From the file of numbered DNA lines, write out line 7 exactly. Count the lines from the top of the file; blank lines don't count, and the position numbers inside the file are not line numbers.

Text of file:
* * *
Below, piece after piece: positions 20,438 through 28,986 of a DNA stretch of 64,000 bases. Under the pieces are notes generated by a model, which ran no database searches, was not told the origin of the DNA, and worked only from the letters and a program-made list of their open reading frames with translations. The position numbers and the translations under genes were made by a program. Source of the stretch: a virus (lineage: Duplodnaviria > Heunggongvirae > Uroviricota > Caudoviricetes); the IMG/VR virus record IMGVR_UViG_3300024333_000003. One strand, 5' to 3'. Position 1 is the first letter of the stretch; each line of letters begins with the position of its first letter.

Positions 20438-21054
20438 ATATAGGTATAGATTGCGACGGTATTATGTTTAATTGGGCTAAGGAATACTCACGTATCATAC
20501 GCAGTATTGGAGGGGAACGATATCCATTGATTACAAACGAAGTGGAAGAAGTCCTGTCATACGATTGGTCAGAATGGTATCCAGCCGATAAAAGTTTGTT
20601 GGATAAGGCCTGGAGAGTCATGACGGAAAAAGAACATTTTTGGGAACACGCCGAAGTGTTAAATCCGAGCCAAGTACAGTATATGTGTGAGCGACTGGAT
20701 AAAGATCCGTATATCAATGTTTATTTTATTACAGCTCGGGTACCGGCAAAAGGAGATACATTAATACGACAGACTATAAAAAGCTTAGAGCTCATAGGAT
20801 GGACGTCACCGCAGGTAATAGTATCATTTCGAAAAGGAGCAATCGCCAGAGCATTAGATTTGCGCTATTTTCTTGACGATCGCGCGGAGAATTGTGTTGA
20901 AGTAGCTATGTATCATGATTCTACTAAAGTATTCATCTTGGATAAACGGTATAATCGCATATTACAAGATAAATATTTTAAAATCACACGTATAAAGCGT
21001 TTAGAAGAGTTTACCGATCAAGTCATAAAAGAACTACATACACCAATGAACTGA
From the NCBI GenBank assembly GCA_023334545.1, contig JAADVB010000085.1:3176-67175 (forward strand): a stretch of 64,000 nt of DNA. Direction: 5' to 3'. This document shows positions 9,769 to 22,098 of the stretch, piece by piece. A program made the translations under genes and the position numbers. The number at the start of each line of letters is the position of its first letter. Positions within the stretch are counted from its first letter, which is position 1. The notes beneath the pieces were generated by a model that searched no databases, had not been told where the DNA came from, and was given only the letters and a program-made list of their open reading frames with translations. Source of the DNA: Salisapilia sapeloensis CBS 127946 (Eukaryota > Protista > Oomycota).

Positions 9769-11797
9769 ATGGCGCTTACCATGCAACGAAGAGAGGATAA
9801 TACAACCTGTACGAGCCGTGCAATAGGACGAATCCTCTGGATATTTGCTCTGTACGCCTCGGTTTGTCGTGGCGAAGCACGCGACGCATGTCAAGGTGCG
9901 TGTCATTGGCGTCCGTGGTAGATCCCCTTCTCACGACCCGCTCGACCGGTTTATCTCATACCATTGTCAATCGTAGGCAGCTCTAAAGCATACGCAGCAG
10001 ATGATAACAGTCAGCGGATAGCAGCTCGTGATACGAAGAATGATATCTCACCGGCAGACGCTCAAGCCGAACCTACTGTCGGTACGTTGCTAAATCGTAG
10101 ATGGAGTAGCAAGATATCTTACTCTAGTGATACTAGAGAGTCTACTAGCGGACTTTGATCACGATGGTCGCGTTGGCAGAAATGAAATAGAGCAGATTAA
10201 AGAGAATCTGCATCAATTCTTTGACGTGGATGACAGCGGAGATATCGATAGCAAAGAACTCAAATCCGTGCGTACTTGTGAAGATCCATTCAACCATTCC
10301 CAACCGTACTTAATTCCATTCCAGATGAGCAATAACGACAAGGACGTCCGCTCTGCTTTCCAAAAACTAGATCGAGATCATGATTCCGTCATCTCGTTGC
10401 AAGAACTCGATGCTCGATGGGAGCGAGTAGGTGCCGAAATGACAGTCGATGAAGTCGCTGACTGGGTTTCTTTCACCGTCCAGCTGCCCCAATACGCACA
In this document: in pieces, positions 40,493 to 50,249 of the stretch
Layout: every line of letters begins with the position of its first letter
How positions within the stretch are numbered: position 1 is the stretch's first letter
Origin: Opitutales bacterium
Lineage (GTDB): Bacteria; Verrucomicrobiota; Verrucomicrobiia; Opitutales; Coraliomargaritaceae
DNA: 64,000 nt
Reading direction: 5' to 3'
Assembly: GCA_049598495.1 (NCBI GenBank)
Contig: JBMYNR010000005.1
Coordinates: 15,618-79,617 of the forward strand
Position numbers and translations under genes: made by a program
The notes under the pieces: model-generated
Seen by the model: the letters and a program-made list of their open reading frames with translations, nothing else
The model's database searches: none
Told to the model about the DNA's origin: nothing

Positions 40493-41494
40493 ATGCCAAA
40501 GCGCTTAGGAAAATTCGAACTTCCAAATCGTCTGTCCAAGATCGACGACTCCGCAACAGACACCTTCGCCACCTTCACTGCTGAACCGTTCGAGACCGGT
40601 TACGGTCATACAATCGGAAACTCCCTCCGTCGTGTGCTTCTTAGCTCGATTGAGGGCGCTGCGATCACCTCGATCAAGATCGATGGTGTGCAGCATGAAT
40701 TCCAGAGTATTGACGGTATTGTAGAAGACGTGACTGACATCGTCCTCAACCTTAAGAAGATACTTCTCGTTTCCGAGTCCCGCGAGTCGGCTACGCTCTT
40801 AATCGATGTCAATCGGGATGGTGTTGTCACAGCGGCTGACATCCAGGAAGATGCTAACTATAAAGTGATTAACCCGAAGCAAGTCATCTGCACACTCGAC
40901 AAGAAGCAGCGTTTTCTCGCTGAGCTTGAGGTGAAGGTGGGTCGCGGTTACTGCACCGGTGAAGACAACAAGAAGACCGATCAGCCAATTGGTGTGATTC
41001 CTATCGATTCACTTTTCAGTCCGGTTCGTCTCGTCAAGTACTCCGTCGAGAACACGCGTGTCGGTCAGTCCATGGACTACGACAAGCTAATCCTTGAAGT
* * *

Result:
20801 GGACGTCACCGCAGGTAATAGTATCATTTCGAAAAGGAGCAATCGCCAGAGCATTAGATTTGCGCTATTTTCTTGACGATCGCGCGGAGAATTGTGTTGA